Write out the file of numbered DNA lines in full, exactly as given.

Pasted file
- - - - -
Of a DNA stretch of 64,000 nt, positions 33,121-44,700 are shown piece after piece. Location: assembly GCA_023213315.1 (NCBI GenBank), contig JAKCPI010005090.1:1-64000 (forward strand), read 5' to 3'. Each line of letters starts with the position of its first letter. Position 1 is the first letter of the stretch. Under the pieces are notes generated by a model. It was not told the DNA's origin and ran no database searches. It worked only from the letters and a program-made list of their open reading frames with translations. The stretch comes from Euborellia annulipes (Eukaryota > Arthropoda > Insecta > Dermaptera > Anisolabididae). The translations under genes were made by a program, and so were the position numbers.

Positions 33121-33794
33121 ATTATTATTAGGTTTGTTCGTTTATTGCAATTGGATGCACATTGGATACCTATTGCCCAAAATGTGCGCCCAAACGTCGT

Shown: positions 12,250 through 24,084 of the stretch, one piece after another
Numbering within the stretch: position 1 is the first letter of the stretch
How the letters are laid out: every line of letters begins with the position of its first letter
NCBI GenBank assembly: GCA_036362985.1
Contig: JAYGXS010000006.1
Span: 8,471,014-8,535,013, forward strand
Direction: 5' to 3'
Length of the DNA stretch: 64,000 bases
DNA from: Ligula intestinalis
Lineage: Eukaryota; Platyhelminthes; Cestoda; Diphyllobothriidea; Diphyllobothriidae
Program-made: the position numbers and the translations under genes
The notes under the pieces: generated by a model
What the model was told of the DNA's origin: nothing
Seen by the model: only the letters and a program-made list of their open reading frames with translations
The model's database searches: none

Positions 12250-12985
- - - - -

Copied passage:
Of a DNA stretch of 64,000 nt, positions 33,121-44,700 are shown piece after piece. Location: assembly GCA_023213315.1 (NCBI GenBank), contig JAKCPI010005090.1:1-64000 (forward strand), read 5' to 3'. Each line of letters starts with the position of its first letter. Position 1 is the first letter of the stretch. Under the pieces are notes generated by a model. It was not told the DNA's origin and ran no database searches. It worked only from the letters and a program-made list of their open reading frames with translations. The stretch comes from Euborellia annulipes (Eukaryota > Arthropoda > Insecta > Dermaptera > Anisolabididae). The translations under genes were made by a program, and so were the position numbers.

Positions 33121-33794
33121 ATTATTATTAGGTTTGTTCGTTTATTGCAATTGGATGCACATTGGATACCTATTGCCCAAAATGTGCGCCCAAACGTCGT

Shown: positions 12,250 through 24,084 of the stretch, one piece after another
Numbering within the stretch: position 1 is the first letter of the stretch
How the letters are laid out: every line of letters begins with the position of its first letter
NCBI GenBank assembly: GCA_036362985.1
Contig: JAYGXS010000006.1
Span: 8,471,014-8,535,013, forward strand
Direction: 5' to 3'
Length of the DNA stretch: 64,000 bases
DNA from: Ligula intestinalis
Lineage: Eukaryota; Platyhelminthes; Cestoda; Diphyllobothriidea; Diphyllobothriidae
Program-made: the position numbers and the translations under genes
The notes under the pieces: generated by a model
What the model was told of the DNA's origin: nothing
Seen by the model: only the letters and a program-made list of their open reading frames with translations
The model's database searches: none

Positions 12250-12985